In the actual case in Exodus 2:14, it was one man who spoke – apparently for himself, and then for “us,” saying, “Who made thee a prince and a judge over US? intendest thou to kill ME…?” Nobody had ordained him everybody’s spokesman, but it turned out to be so, especially as no one had challenged his private proxy speech. About 1,300 years later in the New Testament report of that apparently isolated incidence, the whole nation is postured as having rejected Moses. Instead of stating that a singular aggressor had posed the query, the plural pronoun is adopted: “whom THEY refused” (Acts 7:35).
In this season, some private voices should not be ignored as if they were speaking just for themselves in some isolated conference corner or market square. In the realms of the spirit, at some future time of reckoning when the books are opened, the whole land could be implicated.
O Lord, I dissociate myself, my household, my estates, and my land from the negative implications of every wrong voice speaking in this season. Like Solomon, O Lord, I pray, take away their guilt “from me, and from the house of my father.” May it return upon them and upon their seed for ever, “but upon David, and upon his seed, and upon his house, and upon his throne, shall there be peace for ever from the LORD.” Amen (1 Kings 2:31, 33).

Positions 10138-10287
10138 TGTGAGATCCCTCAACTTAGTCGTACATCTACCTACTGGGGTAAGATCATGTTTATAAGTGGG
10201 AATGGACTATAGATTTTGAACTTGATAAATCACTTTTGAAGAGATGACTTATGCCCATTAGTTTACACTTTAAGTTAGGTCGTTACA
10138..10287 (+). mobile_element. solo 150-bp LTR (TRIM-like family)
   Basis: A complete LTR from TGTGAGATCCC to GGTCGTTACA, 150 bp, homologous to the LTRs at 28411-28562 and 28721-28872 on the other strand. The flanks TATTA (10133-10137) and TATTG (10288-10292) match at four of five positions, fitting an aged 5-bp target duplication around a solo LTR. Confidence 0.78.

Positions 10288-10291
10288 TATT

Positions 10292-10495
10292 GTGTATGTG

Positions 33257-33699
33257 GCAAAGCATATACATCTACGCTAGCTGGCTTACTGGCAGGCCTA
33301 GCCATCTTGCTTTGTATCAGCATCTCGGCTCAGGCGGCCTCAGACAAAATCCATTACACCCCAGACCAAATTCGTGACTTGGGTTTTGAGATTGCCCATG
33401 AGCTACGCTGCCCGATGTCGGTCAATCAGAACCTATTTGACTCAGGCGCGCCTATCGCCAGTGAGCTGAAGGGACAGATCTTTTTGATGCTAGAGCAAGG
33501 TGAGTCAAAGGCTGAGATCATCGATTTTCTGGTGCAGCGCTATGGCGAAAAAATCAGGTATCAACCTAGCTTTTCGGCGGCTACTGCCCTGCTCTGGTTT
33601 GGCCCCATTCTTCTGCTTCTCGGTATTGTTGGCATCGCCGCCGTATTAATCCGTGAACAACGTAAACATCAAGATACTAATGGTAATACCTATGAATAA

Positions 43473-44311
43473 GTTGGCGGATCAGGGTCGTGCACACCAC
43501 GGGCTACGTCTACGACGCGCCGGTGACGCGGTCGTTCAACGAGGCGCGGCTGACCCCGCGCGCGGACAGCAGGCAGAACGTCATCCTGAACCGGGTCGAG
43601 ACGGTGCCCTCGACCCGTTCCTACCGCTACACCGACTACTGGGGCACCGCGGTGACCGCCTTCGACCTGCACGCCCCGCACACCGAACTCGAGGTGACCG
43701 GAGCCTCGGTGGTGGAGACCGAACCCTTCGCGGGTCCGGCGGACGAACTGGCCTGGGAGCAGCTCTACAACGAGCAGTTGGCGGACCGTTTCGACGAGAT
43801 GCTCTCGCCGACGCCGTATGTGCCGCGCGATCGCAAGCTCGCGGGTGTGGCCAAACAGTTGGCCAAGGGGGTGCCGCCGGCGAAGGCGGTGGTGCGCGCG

The Israelites doubted Moses, but “the same did God send.” That they could not receive him did not mean that God had not ordained him. That they so publicly doubted his credentials did not mean that God had not discreetly commissioned him. Therefore, judging divine messiahs by the size of their human approval could sometimes be very misleading.
Who was wrong in the conflicts: the people? The man? The Lord? Or the timing? Could a query have reverberated so loud over centuries, yet it was not of God?
Loud hosannas have not always marked the reception of those whom God sends. Those public chants of accolade and approbation often come later, sometimes tragically too late (Luke 19:41-44). Messiahs do not usually carry a star on their foreheads, announcing them as one. Ironically, sometimes, even residents of the Bethlehem over which a messianic star brightly shines are hostilely blind to what distant wise men earnestly seek to their own neglected humble mangers. It is strange that it should sometimes take seers from afar, who look up, to announce the fulfilment of ancient prophecies to down-looking resident high priests distracted by mundane traditions (Matthew 2:1-6).
O Lord, deliver us from the Samaritan error of still seeking a Christ that is already so close as just a conversation away (John 4:25-26). Save us from the faulty vision that projects the resurrected Master as a mere gardener, thus needlessly prolonging our search (John 20:15). Speak clearly through the gloom and howling storms that fog our perception to the point of calling the Saviour by the opposite name of a ghost; a pitiable mistiness of night by which merciful deliverers sometimes seem to us as part of the sudden fears from which we row so earnestly to escape, on these deserted and tormented dark seas (Matthew 14:26). Amen.
(To be continued)